SCO: Will expansion mean a change of role?

By Tim Collard
0 Comment(s)Print E-mail, October 8, 2014
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Earlier this year, China announced proposals to expand the membership of the Shanghai Cooperation Organization (SCO). President Xi Jinping has said, "The SCO welcomes those countries who are willing and qualified to join the SCO to apply for full membership."

Chinese President Xi Jinping attends the 14th meeting of the Council of Heads of State of the Shanghai Cooperation Organization (SCO) in Dushanbe, capital of Tajikistan, Sept. 12, 2014. [Xinhua]

Originally founded as an organization to lay the groundwork for economic and strategic cooperation between the major powers in Northern Asia - Russia and China - and the smaller central Asian states which formerly belonged to the Soviet Union, the SCO has proposed extending full partnership to states which have previously attended meetings as observers: India, Pakistan, Iran and Mongolia. (Afghanistan, another observer, is also a possible future member.) This announcement came after an SCO meeting in June 2014 in Dushanbe. It was also suggested that the SCO might be merged with the existing Collective Security Treaty Organization (CSTO), which includes Russian allies Armenia and Belarus as well as four SCO members, though this is still being debated.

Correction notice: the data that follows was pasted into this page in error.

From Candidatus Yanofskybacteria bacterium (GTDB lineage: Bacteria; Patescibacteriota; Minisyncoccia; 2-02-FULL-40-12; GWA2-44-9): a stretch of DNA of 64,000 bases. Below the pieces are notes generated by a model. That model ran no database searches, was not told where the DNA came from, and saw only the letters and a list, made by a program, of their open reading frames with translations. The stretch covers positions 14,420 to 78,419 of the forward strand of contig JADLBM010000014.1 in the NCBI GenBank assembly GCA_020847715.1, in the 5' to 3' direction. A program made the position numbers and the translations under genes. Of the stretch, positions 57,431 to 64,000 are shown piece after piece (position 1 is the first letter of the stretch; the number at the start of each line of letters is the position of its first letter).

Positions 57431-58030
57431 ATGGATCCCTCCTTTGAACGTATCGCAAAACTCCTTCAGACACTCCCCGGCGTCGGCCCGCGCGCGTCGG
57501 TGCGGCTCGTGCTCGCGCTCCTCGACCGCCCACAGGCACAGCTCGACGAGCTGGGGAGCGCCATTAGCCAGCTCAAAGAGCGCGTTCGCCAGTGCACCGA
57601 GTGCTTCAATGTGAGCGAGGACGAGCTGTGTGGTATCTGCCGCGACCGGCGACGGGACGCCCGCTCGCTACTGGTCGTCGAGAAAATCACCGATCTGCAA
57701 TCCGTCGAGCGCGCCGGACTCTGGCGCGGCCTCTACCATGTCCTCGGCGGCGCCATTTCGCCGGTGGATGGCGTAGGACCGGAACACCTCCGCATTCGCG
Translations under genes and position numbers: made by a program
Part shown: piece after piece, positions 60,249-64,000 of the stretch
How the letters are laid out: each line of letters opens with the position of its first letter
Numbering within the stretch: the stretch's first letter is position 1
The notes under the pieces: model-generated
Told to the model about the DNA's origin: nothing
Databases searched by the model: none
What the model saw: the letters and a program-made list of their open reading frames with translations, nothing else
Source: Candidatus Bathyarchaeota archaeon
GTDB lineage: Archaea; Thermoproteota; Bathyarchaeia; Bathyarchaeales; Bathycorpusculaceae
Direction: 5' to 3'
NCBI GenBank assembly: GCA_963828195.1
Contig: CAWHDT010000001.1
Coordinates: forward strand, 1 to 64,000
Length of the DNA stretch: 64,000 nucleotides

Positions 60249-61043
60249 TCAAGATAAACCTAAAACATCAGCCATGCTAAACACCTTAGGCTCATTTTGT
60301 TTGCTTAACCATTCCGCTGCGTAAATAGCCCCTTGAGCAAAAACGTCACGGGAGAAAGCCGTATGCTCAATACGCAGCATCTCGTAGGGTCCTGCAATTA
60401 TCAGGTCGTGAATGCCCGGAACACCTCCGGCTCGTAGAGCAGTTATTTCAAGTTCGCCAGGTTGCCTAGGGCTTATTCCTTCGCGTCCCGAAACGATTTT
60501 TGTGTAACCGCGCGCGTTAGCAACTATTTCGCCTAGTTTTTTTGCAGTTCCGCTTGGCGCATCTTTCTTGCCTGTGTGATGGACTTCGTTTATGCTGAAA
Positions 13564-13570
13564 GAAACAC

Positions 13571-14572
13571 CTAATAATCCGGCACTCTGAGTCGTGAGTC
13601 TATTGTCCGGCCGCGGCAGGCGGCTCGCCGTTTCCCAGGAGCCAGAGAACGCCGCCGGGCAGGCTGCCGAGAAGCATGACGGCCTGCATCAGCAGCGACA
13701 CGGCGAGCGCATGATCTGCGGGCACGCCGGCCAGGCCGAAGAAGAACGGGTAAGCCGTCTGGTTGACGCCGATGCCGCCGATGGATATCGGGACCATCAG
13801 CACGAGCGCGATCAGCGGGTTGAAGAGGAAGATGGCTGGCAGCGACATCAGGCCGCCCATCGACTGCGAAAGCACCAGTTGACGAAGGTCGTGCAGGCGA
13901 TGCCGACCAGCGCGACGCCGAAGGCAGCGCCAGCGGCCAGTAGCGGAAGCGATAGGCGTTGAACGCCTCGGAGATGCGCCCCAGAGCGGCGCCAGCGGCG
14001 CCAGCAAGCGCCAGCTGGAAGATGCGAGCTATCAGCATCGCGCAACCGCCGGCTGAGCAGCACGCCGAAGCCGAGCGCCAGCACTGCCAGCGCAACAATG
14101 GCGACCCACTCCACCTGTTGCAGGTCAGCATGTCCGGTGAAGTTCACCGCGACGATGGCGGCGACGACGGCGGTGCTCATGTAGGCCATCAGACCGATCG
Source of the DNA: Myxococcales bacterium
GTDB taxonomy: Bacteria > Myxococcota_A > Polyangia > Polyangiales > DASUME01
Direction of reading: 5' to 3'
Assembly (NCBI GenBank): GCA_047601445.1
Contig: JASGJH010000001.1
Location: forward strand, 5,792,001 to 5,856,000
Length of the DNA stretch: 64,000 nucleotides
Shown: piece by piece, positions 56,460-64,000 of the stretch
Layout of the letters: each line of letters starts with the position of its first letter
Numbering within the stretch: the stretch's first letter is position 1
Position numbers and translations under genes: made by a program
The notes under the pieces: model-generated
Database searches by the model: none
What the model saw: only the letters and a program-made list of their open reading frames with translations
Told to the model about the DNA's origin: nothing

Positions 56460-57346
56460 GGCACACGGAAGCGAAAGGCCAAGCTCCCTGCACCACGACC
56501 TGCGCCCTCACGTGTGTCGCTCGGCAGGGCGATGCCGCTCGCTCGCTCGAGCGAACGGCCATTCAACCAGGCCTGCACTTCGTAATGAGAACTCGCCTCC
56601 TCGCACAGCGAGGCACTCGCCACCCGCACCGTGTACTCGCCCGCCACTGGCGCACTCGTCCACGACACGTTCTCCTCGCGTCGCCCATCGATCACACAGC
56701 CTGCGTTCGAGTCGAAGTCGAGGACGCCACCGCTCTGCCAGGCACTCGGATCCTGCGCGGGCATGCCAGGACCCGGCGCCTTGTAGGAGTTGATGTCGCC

What effect might the proposed expansion have? Clearly, a multilateral cooperation agreement aimed at establishing economic and trading links across Asia would benefit from involving the maximum number of regional partners to create stronger synergy. As there are also many long-standing security problems across the continent - the rise of terrorism prominent among them - a multilateral security structure also makes sense. But there could be problems lurking in the fine details of this optimistic and constructive initiative.

To begin with, it has been indicated that the first countries likely to be admitted to an expanded SCO are India and Pakistan. This makes sense economically, particularly to the landlocked Central Asian countries of the original SCO which will thus have easier access to the ports of the sub-continent. But from a security point of view, there will be major difficulties with this plan. India and Pakistan are locked in what appears to be a permanent dispute, and both countries have a tendency to regard security issues as a zero-sum game, where what benefits one will harm the other. This may cause problems for the SCO's ethos of mutually beneficial cooperation.

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